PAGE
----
Case of the yips costs Els
He cards an 80 after disaster strikes on the first hole
April 07, 2016
By Helen Ross, PGATOUR.COM
- Ernie Els six-putted the first hole for a 9. (Harry How/Getty Images)
AUGUSTA, Ga. -- Well, that certainly didn't take long.
Google the "yips" and at the top of the entry in Wikipedia, you'll find a photo of Ernie Els that references this week's Masters in the caption. And we're only through the first round.
The big South African had just signed for an 80 that included a 9 on the first hole, where Els inexplicably six-putted from inside 3 feet. The six-putt was the 23rd on TOUR since 1992, and the first in nearly two years.
"I can't explain it," a grim-faced Els said. "... A lot of people have stopped playing the game, you know, it's unexplainable. I couldn't get the putter back.
"I was standing there, I've got a three-footer, I've made thousands of three-footers and I just couldn't take it back."
Sound familiar? The dictionary defines the yips as a "nervous twitching or tension that destroys concentration and spoils performance." The condition is often characterized by involuntary wrist spasms or tremors or even the complete inability to complete the stroke.
The Mayo Clinic's website cites a 2000 study that estimates up to 30 percent of accomplished, low-handicap golfers with considerable experience will develop the yips at some point in their careers.
And like Els noted, players like Tommy Armour, who many believe coined the term, and Ian Baker-Finch were driven from competition by the yips. Others, most notably Bernhard Langer, faced long struggles to resurrect their games.
Video replays on Thursday showed Els struggling to compose himself on the first green. The frustration mounted so much, though, that the four-time major champion ended up one-handing the last few putts.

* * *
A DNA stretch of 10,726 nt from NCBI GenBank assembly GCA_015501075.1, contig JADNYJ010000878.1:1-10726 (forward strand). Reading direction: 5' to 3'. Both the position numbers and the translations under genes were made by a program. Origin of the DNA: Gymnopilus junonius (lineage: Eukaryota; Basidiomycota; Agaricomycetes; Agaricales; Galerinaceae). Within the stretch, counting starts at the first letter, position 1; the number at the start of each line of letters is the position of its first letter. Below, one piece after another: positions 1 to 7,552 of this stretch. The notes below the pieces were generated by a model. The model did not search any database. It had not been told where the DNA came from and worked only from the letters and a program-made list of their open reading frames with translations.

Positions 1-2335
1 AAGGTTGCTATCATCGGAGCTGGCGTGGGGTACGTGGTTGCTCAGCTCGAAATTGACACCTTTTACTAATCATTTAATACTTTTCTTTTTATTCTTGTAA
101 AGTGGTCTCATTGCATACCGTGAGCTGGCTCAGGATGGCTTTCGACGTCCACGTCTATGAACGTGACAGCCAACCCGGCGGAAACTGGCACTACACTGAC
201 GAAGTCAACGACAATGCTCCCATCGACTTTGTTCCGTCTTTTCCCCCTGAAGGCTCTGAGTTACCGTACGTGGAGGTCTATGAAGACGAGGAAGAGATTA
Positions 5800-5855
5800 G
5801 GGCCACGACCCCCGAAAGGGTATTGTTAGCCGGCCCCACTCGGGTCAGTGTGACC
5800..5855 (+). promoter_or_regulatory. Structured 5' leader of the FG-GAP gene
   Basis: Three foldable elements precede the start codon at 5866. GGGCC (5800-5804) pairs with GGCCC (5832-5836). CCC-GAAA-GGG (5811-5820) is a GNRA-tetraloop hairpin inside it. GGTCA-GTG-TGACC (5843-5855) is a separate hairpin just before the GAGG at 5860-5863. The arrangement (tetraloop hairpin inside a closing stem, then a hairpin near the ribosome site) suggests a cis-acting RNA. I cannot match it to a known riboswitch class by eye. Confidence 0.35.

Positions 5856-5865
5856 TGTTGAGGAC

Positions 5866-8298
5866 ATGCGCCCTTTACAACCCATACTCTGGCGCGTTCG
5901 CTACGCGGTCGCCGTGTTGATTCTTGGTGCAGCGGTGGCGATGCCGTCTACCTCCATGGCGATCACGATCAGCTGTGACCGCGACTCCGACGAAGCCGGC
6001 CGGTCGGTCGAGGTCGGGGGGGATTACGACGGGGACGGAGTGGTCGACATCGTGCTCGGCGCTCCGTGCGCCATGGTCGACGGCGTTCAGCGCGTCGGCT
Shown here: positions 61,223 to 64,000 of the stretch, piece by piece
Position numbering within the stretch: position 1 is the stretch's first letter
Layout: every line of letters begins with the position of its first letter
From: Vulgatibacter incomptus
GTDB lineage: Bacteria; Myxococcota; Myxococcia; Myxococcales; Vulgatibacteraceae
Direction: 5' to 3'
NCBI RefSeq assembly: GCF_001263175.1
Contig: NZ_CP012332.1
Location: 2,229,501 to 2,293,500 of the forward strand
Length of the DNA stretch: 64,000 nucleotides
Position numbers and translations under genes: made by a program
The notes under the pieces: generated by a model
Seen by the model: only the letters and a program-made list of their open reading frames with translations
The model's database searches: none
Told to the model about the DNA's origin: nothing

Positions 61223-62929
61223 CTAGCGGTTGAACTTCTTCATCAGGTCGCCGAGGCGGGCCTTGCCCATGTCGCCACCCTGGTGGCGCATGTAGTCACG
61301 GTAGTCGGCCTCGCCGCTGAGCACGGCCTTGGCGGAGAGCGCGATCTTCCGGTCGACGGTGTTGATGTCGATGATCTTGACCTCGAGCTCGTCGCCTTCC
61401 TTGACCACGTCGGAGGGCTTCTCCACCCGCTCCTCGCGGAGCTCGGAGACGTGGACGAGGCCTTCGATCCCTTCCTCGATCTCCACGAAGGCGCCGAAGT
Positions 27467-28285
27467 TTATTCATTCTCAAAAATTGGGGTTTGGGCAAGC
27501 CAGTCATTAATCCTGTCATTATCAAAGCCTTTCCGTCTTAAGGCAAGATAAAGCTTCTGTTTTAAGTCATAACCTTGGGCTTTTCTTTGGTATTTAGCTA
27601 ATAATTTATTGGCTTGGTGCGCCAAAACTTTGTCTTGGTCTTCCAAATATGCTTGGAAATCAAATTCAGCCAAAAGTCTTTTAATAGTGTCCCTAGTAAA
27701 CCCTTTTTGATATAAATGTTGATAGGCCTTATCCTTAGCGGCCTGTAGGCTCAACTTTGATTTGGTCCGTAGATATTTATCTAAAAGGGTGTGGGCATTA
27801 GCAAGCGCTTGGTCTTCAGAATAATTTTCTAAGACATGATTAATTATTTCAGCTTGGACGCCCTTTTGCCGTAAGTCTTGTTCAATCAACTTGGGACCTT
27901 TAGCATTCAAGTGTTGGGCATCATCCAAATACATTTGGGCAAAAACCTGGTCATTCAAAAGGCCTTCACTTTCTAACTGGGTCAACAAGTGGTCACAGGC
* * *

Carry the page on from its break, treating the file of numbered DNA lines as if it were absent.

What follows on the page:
"And then I just kind of lost count," Els said, shaking his head. So, apparently, did the scoring system -- for five hours, Els was credited with a 10 and a seven-putt on the first hole before the mistake was sorted out when he signed his card.
Jason Day, who was playing with Els, said he'd never seen anything like it. The two have been teammates on a pair of International Presidents Cup teams, and Day considers them to be good friends.
"I feel for Ernie," the reigning PGA champ said. "... I didn't realize he was fighting stuff like that upstairs with the putter. But it's painful for players to go through that."
Day acknowledged he'd gone through chipping and hitting yips in the past.
"But not to a certain degree where he was missing one- and two-foot putts," the 28-year-old said. "You just don't want to see any player go through something like that, because it can be sometimes career ending for guys like that if they really are fighting it that much."
Els also missed par putts inside 4 feet on the last two holes. As frustrated as the two-time Masters runner-up was, he never considered withdrawing. The tournament means too much to him.
"I don't know how I stayed out there," Els said. "But you love the game and you got to have respect for the tournament and so forth, but it's unexplainable. It's very tough to tell you what goes through your mind.
"It's the last thing that you want to do is do that on a golf course at this level. So, it's very difficult."
So where does Els, who said he "couldn't putt with a stick" on Thursday, go from here? He's not quite sure.
"What holds you back from doing your normal thing?" Els wondered aloud, still clearly searching for answers. "I don't know what it is. I can go to that putting green now and make 20 straight three-footers. And then you get on the course and you feel a little different and you can't do what you normally do."
Still, Els plans to tee it up in second round of his 22nd Masters on Friday. He'll try to make the cut for the 17th time.
"From tee to green I'm not bad," Els said. "But, I don't know, I mean, on 17, 18, 16, 15, 14, you name it, with the putter it was difficult on every hole. So we'll see where we go from here.
"Hopefully I can pull it back and play some decent golf."